The environment - how much of a challenge is it to EU entry?
For many of the former Communist states of Central and Eastern Europe bringing environmental standards up to European Union levels is perhaps the greatest barrier to their long dreamed of entry into the Community, following decades of heavy industry and coal use and often little reporting of emissions and pollution levels.
Since the fall of Communism and the beginnings of transformation to a market economy in 1989, Polish GDP has grown by as much as 7% annually and the country has developed one of the most sophisticated approaches to environmental management in the region, according to a survey by the Joint Environmental Markets Unit (JEMU), a UK government initiative to increase environmental business. The report states that besides having a long history of environmental protection, Poland was the first regional country to develop a new environmental policy following democratic change and has around 700 environmental firms with a market value of more than US$ 2 billion. However, the nation still faces severe environmental problems, the agency warns.
Gareth Gardiner-Jones spoke to Grazyna Niesyto, a Senior Administrator
at the Polish Ministry of the Environment and responsible for environmental
relations with the European Union, to find out about Poland’s situation
in relation to Community entry.
In general terms the state of the environment in Poland is improving on a continuous basis. The 1980s and 1990s saw a period of fundamental political, social and economic changes and at the same time it was the beginning of new approach to environmental issues. Due to efforts in the field of energy saving, modernisation of technology and the installation of air pollution control, the 2000s has brought a systematic decrease in CO2 emissions as well as a reduction of SO2 and NOX emissions. Particulate emissions to air have been halved and so have the total emissions of heavy metals.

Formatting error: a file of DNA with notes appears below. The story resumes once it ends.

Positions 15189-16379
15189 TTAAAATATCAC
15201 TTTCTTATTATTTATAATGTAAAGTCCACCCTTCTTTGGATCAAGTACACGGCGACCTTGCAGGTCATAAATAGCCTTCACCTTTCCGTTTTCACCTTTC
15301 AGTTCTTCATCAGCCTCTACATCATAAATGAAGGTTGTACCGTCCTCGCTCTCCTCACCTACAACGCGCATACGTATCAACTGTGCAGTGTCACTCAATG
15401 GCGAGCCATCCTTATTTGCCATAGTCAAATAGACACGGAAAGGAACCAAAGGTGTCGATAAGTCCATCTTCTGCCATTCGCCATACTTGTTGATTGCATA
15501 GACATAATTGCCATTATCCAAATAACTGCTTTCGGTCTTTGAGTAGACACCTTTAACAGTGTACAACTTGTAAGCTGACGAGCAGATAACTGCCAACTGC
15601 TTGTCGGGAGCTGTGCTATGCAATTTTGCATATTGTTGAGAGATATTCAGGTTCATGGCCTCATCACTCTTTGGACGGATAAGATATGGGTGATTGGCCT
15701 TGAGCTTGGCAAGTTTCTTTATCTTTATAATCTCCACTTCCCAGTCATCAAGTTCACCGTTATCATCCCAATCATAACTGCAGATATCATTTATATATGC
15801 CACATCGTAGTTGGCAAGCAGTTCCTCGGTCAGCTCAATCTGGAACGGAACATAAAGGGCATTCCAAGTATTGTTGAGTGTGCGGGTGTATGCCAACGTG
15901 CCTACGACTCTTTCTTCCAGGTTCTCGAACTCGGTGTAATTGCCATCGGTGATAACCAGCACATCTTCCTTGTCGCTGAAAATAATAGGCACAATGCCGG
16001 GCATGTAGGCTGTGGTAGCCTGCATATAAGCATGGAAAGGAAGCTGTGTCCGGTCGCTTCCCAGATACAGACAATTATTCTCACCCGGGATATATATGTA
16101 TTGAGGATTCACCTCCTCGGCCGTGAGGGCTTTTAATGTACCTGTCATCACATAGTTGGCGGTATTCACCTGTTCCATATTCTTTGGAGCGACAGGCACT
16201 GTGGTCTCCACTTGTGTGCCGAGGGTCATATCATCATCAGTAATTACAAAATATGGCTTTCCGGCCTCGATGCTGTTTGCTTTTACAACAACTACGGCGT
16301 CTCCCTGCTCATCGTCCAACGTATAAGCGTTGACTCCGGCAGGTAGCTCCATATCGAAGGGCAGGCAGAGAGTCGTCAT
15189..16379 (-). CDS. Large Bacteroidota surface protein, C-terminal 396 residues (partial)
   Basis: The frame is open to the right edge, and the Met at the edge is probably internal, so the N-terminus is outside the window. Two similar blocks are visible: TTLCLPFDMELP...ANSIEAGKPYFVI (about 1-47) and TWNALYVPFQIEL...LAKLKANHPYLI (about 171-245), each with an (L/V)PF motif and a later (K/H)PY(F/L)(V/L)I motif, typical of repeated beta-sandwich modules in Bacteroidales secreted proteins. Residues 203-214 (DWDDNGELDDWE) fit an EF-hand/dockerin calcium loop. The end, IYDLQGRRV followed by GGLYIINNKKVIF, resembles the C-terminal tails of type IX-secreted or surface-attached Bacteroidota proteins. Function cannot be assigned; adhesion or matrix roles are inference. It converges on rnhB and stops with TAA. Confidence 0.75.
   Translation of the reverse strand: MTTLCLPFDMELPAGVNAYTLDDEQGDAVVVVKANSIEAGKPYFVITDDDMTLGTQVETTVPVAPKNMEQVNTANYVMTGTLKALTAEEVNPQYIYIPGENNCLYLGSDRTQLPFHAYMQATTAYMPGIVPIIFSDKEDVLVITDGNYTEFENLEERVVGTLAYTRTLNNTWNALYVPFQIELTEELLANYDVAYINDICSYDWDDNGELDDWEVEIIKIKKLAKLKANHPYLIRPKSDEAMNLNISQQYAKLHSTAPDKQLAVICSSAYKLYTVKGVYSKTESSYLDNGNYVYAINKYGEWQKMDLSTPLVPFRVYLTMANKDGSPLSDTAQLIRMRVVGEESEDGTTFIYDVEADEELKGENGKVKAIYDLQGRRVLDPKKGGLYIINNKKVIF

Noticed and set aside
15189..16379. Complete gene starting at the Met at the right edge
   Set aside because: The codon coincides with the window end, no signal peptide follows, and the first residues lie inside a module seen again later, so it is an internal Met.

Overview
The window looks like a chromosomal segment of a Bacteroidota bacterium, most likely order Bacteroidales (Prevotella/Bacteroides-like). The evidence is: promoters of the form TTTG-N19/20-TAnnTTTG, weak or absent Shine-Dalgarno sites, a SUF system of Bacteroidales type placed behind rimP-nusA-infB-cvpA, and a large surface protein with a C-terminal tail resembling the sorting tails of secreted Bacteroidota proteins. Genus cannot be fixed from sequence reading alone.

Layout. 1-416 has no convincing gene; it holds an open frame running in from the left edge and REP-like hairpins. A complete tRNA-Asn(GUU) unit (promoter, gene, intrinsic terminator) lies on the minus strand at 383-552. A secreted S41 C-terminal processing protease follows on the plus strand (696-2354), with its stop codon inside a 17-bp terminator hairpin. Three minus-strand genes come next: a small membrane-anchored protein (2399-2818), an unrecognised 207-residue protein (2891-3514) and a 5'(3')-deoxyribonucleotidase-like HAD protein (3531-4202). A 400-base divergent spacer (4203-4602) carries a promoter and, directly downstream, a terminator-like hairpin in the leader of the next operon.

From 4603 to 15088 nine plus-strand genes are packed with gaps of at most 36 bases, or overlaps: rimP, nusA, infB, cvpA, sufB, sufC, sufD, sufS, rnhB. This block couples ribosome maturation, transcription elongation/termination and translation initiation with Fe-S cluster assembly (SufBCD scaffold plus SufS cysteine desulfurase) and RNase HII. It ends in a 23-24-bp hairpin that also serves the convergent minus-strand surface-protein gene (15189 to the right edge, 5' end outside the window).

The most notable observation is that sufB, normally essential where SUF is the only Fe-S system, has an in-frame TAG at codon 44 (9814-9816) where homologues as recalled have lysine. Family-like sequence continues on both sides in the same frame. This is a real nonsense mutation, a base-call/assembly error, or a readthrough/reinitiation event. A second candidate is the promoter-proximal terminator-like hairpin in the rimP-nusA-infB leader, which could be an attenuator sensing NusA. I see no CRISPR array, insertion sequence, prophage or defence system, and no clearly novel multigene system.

Poland is considered as a country with scarce water resources and consumption has fallen since the 1990s due to rationing by consumers and suppliers. In total, 91.5% of the urban population and 35% of the rural population is supplied by water networks. Over the last 10 years there was a major drop in the quantity of untreated waste water discharged to water systems and an increase in the quantity of waste water subjected to biological treatment and enhanced removal of nitrogen and phosphorus. Currently there are about 5,000 wastewater treatment plants in operation in Poland, including about 1,500 urban wastewater treatment plants. In 1999, in Poland 998 landfill sites were in operation, 70 landfills were closed down and 67 landfills were opened up. New legal measures being adopted now will increase the efficiency of recycling and recovery.
Despite there being a prevailing opinion of Poland being a nation
of high pollution, the country has very important biological diversity
and large areas of almost untouched nature. In the northern part
of Poland very large areas remain sparsely populated, maintaining
the natural ecosystem s and preserved habitats of species rare in
other countries of Europe. The preservation of the natural heritage
is favoured by well-developed legal and administrative systems of
nature conservation. Perhaps the best indicators of performance